Domestic violence is the leading cause of injury to women between the ages of 15 and 44 in the United States. Every year more than one million women seek medical assistance for injuries sustained in an abusive relationship. And about one in five female high school students have been physically or sexually abused by someone they're dating.

Physical and sexual violence aren't the only forms of abuse in a relationship. It can include emotional abuse, controlling behavior, constant threats and insults, alienation from your friends and family, excessive jealousy, financial abuse, and abuse of your children.

An abusive relationship is emotionally, physically and mentally draining. You may feel afraid, helpless, or even guilty. Remember that you're not to blame for your partner's abusive relationship, and it's not your responsibility to "fix" him. These can be some of the stumbling blocks that may prevent you from leaving before it's too late.

Here are a few other strategies that can help you to leave an abusive relationship:

• Ask for help. Talk to a friend, colleague, family member, therapist, clergy member, or someone you trust. You can also call the National Domestic Violence Hotline at 1-800-799-SAFE (7233).

• Understand that you deserve better. It's quite common in an abusive relationship for the abuser to degrade and emotionally abuse their partners. You may begin to believe that there's no better alternative, or that you don't deserve to be treated better. No one has the right to abuse you and you do have options.

Have a packed bag ready. The Kansas Coalition Against Sexual and Domestic Violence (KCSDV) recommend that you keep the bag hidden in a handy place so you can leave quickly. Or, consider leaving it somewhere else - at a friend's or work - in case your partner searches your home.

• Plan where to stay. Find a safe place where you and your children can stay when you leave. Don't make arrangements from home by telephone as the charges will show up on your bill. Also, don't make arrangements through the Internet on your home computer as these can be traced.

• Determine the safest time and way to leave. Monitor your abuser's schedule to find the best time to leave your abusive relationship. Plot your route down to the finest details. On the day when you plan to leave, keep your activities normal so your abuser doesn't become suspicious.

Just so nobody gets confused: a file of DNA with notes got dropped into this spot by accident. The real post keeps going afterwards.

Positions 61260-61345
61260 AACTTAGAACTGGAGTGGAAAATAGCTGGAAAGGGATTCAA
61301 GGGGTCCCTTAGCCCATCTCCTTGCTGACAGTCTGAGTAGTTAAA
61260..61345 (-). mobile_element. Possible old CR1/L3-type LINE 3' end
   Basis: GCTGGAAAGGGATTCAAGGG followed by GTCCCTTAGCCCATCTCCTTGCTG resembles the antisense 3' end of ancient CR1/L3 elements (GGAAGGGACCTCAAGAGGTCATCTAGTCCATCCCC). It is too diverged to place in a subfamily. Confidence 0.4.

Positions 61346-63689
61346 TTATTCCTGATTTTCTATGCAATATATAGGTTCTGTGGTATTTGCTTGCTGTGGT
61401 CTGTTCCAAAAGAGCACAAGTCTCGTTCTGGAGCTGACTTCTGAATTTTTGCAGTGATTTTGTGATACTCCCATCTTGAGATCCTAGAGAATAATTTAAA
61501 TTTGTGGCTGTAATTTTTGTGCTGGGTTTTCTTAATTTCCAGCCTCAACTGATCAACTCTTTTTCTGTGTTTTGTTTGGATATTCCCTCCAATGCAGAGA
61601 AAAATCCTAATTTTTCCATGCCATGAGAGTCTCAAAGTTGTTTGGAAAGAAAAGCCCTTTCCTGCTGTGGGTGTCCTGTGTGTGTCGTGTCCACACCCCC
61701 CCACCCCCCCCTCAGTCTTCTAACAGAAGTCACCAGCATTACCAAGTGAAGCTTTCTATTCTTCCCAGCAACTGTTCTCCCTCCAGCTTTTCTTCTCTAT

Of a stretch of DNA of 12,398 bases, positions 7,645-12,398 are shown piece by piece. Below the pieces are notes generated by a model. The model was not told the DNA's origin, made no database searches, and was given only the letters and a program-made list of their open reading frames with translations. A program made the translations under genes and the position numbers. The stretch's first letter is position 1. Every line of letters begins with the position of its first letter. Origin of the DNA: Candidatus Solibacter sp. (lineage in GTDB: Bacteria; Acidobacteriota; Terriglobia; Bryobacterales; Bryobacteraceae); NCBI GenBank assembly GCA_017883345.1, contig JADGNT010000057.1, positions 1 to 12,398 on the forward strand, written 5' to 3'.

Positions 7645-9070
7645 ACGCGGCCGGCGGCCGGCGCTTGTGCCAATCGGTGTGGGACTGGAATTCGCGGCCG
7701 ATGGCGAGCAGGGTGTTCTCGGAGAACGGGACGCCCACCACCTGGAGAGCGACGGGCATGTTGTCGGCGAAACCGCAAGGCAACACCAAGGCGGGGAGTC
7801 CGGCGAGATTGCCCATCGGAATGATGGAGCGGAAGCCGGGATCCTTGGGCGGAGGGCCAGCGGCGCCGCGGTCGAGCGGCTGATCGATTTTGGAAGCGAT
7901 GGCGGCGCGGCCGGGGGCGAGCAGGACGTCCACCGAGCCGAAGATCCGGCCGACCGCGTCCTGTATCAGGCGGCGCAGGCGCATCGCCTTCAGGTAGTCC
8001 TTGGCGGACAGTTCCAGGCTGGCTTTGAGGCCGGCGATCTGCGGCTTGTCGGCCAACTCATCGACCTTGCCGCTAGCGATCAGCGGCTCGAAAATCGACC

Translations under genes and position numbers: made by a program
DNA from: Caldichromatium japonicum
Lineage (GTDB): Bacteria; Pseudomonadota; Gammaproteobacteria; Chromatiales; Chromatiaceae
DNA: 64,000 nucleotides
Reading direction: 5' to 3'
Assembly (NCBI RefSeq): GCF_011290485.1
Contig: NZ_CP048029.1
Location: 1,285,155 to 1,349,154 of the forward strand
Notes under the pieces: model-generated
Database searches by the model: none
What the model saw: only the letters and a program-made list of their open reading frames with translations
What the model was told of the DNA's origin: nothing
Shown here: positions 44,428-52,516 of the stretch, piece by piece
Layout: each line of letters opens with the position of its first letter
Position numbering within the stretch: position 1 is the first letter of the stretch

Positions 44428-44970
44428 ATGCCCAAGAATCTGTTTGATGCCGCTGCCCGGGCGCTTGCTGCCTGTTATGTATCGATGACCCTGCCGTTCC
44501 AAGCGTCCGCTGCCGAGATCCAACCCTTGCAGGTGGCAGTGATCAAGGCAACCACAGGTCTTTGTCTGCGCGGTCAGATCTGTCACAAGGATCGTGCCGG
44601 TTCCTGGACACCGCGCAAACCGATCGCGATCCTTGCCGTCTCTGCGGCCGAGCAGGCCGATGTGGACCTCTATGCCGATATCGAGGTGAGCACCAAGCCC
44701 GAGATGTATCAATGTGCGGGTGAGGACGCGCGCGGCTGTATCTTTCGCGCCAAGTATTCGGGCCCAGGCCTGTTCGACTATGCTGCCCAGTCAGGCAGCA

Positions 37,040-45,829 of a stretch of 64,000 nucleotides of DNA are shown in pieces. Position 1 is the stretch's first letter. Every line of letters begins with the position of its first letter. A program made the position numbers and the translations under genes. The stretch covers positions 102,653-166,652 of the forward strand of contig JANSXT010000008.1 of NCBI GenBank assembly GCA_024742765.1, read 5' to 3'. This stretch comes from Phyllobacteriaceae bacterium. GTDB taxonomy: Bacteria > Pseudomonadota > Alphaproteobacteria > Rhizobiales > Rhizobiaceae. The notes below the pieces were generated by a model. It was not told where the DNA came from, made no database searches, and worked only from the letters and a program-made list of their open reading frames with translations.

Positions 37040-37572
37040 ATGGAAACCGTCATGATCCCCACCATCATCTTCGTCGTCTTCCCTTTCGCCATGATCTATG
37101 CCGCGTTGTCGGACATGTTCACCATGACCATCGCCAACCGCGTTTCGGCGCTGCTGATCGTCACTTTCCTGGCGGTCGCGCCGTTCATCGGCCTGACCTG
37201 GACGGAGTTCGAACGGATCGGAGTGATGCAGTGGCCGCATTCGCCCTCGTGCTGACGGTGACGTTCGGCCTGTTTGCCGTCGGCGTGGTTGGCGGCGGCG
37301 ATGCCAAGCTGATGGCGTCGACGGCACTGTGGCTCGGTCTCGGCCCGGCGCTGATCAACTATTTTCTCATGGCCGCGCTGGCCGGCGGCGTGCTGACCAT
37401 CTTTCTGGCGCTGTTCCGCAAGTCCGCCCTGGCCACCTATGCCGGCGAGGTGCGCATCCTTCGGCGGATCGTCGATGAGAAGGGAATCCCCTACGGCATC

• Open a savings account. You'll need money to survive when you leave an abusive relationship. Try to stash away some money in a savings account at a bank that your partner doesn't use. Also, apply for a new credit card using the address of a friend or family member you trust.

• Take important documents. Pack items such as your birth certificate and your children's, Social Security Number, driver's license, passport, restraining order, and children's school records. If your partner keeps your personal documents, find out where they are and don't take them until the last minute.

• Don't take old credit cards. If the bill goes to the home you're leaving, your partner may be able to trace your whereabouts from the charges.

• Secure your home. If you stay in your home, install a sound security system to keep your abuser out. Let neighbors or your landlord know that he shouldn't be in your home.

• Change your phone number. Ask for an unlisted number. Or, switch to a cell phone, which will come in handy if your abuser approaches you in public.

• Keep records of abuse. Make a tape of any abusive phone messages, keep pictures of your or your children's bruises, and file threatening emails or letters in case you go to court.

• Talk to your child's school and day care staff. Let them know about the abusive relationship and custody order to alert them so your partner cannot snatch your children.

• Get counselling. An abusive relationship is traumatic and you may take years to recover. You can find abuse counselling through your local YWCA, the National Domestic Violence Hotline, or the National Sexual Abuse Hotline at 1-800-656-4673 or online at